More exposure to pets results in fewer allergies, study shows

A new study has found pets can protect babies from developing allergies like eczema and hay fever.

Swedish researchers found the more cats and dogs you have in the house the lower the risk.

Pets are good for cuddles, can settle babies, and even help teach them to crawl - and now this can be added to the list of benefits too.

Bringing up babies alongside cats and dogs can prevent them getting asthma and eczema and developing allergies to animals and pollen.

"It may have something to do with what's called the microbiome exposure to the bacteria that animals carry," allergy specialist Associate Professor Rohan Ameratunga said.

"There may be other mechanisms which we don't completely understand."

Researchers found when here were no pets in the house, babies had a 50 percent increased risk of developing asthma, eczema, and allergies to animals and pollen.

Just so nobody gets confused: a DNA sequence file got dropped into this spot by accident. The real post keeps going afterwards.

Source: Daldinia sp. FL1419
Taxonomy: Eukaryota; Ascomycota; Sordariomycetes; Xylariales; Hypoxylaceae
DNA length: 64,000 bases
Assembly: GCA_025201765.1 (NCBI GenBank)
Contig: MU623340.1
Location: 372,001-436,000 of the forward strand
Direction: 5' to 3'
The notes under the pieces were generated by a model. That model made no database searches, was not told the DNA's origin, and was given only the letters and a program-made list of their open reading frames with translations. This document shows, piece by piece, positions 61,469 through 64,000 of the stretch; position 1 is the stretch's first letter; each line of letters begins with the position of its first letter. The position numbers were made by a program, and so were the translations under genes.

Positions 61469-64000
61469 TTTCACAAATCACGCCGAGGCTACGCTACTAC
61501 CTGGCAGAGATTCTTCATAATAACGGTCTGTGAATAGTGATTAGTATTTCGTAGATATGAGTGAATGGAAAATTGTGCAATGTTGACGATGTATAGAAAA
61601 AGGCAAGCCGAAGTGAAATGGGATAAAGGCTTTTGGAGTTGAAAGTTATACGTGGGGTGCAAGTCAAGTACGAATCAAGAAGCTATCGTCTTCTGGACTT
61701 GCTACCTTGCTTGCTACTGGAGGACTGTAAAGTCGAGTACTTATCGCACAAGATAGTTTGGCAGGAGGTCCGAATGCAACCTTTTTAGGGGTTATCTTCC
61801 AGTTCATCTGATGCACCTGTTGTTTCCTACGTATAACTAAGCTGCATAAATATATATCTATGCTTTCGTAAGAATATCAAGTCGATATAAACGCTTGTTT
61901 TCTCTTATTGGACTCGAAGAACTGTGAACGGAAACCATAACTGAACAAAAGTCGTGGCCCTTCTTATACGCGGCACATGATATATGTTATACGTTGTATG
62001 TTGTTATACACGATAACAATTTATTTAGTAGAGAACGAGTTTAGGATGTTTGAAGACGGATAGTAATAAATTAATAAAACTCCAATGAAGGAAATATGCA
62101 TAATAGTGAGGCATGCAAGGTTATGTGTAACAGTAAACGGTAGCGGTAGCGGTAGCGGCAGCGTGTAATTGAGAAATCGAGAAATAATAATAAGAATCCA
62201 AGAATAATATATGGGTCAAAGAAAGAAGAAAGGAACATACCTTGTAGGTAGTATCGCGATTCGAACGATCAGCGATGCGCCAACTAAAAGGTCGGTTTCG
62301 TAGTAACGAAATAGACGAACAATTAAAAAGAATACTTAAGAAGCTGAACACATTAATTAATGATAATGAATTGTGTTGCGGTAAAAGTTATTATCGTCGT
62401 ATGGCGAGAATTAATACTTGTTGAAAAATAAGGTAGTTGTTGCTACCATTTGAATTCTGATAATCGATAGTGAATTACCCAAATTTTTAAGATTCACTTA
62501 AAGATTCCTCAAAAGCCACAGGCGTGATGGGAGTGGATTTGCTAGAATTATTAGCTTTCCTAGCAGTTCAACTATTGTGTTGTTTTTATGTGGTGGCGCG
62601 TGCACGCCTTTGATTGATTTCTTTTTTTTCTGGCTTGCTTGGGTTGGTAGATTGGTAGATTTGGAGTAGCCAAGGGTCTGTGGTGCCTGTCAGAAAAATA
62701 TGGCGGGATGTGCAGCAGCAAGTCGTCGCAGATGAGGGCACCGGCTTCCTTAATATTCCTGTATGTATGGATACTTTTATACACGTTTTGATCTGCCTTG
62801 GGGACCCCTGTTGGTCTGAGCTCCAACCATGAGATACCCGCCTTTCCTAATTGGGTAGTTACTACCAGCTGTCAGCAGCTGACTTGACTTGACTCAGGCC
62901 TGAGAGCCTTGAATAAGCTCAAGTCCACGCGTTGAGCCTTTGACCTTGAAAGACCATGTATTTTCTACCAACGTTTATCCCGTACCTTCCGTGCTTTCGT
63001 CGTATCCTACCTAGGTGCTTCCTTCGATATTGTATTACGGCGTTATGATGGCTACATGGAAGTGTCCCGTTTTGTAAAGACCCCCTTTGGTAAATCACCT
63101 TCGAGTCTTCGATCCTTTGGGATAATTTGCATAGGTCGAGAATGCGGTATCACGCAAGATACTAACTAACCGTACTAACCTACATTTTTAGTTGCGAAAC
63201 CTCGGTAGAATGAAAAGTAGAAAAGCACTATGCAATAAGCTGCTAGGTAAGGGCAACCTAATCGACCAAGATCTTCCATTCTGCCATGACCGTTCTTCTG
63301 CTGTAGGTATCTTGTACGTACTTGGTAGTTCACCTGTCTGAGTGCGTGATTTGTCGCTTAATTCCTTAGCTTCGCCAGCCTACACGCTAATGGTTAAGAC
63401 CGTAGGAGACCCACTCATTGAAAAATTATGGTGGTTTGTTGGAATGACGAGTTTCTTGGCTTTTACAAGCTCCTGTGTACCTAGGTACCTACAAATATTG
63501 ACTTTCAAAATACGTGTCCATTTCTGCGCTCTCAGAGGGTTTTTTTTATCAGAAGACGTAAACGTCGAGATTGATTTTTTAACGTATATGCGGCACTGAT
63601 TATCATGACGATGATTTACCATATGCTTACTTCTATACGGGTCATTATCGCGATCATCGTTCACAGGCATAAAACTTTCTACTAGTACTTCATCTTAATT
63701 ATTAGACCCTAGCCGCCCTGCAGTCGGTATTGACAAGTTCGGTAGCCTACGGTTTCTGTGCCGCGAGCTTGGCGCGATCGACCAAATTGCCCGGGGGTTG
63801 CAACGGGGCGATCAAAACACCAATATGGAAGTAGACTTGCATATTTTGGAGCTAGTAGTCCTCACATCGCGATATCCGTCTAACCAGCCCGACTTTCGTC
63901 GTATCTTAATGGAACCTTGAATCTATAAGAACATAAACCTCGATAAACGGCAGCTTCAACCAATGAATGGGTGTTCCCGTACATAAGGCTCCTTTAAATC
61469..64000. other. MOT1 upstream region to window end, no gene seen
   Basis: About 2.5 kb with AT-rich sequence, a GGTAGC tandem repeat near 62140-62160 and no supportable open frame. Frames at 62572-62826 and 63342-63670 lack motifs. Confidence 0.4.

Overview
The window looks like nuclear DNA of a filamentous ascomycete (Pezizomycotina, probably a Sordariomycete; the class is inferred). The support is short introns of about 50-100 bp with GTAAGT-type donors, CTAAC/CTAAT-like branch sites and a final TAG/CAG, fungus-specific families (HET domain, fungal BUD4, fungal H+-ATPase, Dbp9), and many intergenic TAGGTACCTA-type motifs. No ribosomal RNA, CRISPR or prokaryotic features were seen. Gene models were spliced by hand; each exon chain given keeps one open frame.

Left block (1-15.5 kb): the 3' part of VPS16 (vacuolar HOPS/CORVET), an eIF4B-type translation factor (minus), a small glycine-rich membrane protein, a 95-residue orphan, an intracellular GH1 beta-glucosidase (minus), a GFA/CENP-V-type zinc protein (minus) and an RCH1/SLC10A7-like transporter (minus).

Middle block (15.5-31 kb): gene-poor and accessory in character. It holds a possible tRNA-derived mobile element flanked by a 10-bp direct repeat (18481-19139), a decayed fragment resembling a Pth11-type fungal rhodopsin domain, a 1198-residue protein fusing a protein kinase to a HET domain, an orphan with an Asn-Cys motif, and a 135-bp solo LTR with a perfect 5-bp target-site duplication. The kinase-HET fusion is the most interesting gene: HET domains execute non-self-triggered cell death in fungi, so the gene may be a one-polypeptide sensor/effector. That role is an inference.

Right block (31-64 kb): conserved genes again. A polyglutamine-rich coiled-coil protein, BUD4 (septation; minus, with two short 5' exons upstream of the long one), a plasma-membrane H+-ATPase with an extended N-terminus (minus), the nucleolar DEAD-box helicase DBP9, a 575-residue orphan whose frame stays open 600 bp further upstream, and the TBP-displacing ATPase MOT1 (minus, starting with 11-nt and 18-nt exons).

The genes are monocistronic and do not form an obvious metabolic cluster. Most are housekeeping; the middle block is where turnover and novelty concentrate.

Children brought up with five or more pets in their first year were found to have almost a zero risk of asthma and allergies when they reached seven years old.

The Collins household couldn't imagine a life without pets; they have four cats and two dogs - but at one stage had as many as 15.

Tim Collins said the study "makes perfect sense".

"I've never had allergies, my wife's never had allergies, my parents have never had allergies, my son has never had allergies - and we've always grown up with tons and tons of animals."

Mr Ameratunga said he recommends getting close to pets if they're not giving you allergic reactions.

"If somebody has a pet and they're not reacting to the pet and they have allergies, exposure to the pet is actually a good thing."

He said while there's good allergy treatment available, prevention is even better.